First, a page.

Assistant Professor |School of Life Sciences, Department of Biology
Dr. Wen Zhou did his PhD study at the Institute of Botany, Chinese Academy of Sciences. As a Benacerraf postdoctoral fellow in immunology and through a Charles A. King Trust Postdoctoral Fellowship at Harvard medical school and the Dana Farber Cancer Institute (2017–2021), Dr. Wen Zhou has given his extensive experience and training in the field of immunology. His research in postdoc has particularly focused on cGAS-STING immunity pathway as a paradigm for anti-pathogen and anti-tumor signaling. His research provides mechanistic advances in our understanding of how immune cells sense cytosolic DNA in health and diseases.
After joining SUSTech as an assistant professor in April 2021, Dr. Zhou’s lab will seek to reveal the importance of phase separation as a new form regulation in immunity, and to discover new nucleic acid receptors.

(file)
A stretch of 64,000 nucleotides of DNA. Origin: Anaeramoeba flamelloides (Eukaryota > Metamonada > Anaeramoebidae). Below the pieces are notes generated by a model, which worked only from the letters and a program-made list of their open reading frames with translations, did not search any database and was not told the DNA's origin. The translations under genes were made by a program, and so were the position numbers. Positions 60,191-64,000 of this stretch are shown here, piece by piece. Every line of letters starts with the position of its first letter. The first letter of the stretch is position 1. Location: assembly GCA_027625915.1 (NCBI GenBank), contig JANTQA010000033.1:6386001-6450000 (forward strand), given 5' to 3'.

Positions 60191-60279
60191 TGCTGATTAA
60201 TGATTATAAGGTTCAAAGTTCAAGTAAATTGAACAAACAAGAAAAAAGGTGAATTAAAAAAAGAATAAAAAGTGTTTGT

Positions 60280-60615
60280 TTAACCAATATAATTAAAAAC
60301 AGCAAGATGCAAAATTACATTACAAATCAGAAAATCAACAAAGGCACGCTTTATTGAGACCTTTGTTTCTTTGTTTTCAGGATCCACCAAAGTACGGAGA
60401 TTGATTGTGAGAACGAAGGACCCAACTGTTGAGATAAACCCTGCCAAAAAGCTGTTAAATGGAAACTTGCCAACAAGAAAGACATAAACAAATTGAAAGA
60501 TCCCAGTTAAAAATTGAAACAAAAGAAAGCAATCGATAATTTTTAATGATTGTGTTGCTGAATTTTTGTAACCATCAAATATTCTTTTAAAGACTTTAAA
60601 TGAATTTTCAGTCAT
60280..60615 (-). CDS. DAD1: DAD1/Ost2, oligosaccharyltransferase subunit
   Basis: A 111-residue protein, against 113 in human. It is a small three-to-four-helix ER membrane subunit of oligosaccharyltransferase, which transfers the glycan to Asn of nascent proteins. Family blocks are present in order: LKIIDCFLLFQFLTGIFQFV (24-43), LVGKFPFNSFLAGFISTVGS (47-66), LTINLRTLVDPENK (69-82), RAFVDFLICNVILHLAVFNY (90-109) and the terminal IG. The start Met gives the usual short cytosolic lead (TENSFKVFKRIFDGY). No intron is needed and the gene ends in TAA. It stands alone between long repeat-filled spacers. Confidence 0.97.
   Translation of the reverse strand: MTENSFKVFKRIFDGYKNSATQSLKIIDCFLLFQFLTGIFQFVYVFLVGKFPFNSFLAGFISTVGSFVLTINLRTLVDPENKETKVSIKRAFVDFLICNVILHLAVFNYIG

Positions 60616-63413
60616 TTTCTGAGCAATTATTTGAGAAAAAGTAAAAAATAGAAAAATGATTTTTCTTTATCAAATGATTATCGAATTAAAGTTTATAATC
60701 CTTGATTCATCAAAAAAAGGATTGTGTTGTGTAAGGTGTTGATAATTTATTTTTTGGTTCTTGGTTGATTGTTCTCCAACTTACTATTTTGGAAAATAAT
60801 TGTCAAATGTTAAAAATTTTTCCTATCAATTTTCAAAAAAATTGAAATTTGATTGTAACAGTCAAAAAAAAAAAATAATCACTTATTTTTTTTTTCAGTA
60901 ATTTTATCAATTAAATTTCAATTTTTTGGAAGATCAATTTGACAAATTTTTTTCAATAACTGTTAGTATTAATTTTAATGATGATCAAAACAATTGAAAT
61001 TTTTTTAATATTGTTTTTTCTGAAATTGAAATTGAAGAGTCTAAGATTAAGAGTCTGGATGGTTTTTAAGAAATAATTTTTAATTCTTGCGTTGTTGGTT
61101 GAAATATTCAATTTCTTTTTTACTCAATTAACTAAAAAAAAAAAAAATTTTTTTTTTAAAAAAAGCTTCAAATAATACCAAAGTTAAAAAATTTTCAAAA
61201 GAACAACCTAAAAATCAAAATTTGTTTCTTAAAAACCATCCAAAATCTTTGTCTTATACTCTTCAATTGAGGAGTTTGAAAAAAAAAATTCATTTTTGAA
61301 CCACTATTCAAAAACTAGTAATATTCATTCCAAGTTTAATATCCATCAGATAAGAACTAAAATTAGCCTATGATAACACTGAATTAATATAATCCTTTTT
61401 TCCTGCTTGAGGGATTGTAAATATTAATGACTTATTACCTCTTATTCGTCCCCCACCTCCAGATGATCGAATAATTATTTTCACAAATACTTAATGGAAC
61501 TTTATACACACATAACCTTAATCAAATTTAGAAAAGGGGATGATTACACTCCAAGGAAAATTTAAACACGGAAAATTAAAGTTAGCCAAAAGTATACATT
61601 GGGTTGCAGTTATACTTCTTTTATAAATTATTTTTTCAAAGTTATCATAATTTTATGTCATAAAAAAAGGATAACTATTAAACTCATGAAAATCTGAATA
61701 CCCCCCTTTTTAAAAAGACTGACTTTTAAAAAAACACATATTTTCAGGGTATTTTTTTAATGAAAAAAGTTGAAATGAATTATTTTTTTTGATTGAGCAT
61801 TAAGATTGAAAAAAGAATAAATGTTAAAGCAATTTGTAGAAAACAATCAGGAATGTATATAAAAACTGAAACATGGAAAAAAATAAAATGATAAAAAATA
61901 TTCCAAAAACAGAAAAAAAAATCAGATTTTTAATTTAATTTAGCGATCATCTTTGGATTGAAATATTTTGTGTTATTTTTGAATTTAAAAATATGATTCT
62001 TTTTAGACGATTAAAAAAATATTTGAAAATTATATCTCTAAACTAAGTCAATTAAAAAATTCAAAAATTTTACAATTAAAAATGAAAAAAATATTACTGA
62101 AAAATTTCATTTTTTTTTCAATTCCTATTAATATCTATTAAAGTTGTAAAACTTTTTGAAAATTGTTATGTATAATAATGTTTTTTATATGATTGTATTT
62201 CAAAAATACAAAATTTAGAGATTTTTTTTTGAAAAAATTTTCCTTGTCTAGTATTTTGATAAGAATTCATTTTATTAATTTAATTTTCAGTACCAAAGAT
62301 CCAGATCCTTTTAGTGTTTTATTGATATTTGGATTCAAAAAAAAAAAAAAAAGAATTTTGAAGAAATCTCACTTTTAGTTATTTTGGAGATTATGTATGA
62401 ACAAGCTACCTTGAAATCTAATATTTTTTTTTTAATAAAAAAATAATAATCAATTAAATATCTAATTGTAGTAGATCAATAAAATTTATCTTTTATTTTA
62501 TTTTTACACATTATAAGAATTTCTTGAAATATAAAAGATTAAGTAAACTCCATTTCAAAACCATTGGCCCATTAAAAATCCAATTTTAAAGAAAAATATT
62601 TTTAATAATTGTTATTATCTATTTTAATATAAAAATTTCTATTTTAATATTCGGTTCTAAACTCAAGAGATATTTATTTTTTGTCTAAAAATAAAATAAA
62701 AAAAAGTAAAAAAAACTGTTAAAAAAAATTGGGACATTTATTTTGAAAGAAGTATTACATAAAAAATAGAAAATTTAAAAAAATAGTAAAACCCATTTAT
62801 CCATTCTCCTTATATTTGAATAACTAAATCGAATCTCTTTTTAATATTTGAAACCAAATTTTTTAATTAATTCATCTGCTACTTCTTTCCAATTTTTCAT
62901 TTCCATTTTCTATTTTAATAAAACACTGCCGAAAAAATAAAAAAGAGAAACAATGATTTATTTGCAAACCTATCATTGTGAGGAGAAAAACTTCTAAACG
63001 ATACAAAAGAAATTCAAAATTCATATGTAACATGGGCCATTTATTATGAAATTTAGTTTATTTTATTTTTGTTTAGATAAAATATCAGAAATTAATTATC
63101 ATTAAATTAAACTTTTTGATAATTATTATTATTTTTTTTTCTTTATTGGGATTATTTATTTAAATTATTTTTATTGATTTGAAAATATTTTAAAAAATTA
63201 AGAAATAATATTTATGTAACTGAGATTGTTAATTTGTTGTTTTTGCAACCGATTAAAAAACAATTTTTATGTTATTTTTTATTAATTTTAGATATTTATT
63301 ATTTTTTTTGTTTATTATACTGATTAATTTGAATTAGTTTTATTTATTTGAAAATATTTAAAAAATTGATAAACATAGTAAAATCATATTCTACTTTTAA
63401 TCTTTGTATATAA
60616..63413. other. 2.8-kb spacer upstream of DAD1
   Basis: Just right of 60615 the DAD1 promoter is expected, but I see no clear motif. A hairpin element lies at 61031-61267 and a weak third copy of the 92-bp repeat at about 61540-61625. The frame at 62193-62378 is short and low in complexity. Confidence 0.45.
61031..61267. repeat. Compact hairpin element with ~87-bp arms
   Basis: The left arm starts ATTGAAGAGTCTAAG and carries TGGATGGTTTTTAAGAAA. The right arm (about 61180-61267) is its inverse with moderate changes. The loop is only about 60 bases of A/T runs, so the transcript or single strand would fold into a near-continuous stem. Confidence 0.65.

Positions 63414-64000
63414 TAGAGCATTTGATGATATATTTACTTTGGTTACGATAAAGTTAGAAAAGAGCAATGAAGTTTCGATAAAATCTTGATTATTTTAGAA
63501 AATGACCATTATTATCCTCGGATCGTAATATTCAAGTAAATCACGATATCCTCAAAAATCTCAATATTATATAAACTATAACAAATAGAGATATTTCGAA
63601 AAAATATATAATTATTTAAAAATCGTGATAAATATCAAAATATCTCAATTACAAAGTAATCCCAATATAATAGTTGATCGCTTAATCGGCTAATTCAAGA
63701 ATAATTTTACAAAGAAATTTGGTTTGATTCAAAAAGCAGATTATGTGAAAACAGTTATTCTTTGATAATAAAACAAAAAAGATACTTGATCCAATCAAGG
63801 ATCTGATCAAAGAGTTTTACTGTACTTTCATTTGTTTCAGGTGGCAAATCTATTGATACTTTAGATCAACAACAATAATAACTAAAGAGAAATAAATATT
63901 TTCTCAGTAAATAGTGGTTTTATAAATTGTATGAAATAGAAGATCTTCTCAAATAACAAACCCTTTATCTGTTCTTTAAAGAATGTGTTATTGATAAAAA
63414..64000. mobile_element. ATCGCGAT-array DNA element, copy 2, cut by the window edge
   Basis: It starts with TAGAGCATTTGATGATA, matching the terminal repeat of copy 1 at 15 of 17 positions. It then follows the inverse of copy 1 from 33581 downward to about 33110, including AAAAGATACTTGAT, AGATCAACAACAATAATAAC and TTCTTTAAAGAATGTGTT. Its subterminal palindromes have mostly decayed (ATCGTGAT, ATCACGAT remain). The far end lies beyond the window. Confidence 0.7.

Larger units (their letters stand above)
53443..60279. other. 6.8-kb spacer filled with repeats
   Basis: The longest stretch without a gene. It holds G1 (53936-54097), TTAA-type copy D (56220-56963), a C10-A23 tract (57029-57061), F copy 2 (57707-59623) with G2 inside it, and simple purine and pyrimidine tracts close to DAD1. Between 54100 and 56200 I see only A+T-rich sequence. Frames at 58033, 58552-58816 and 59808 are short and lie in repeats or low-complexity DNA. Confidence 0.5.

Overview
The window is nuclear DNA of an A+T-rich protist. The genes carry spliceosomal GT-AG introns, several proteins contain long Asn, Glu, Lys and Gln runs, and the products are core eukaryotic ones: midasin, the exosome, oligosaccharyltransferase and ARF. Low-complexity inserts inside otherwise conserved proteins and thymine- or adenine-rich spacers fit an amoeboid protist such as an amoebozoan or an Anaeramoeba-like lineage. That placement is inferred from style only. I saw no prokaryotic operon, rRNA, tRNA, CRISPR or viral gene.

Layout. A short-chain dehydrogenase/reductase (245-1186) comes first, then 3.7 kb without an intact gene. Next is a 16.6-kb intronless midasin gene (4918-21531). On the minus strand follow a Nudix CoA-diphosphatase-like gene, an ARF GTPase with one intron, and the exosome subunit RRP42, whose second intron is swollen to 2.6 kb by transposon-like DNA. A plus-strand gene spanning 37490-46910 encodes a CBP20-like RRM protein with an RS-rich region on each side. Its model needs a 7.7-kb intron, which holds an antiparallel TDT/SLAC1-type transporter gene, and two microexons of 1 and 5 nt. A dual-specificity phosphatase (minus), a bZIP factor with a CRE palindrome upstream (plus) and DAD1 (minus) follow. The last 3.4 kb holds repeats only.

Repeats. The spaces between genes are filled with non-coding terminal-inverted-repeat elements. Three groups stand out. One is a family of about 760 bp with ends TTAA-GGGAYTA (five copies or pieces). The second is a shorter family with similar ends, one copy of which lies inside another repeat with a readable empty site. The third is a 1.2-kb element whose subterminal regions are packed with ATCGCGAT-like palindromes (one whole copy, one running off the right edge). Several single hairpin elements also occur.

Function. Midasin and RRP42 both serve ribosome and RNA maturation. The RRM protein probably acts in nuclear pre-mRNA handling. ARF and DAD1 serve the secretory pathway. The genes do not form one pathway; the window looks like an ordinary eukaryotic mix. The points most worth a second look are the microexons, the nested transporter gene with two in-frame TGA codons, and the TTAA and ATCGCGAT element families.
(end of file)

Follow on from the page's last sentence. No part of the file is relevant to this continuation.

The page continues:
We are working to understand the molecular mechanisms of innate immune responses to pathogens and tumor. Our lab use a combination of biochemistry, cell biology and structural biology to study two main questions: (1) How immune cells precisely control immune surveillance and regulation? (2) What’s the uncharacterized nucleic acid receptors? We are focusing on:
1. Phase separation as a new form regulation in immunity: Phase separation refers to the formation of liquid droplets in cells due to the weak interactions by numerous macrobiomolecules. Our knowledge of phase separation in immunity is quite limited. We are working to determine the important roles of phase separation in innate immune signaling.
2. Discover novel nucleic acid receptors: Nucleic acids (DNA and RNA), serve as dangerous signals, are able to induce potent immune responses. Nucleic acid receptors are the key components that control innate immune responses. Bioinformatics analysis suggests that a large number of potential nucleic acid receptors are waiting for discovery. We are working to screen and discover new nucleic acid receptors to understand nucleic acid immunity across evolution.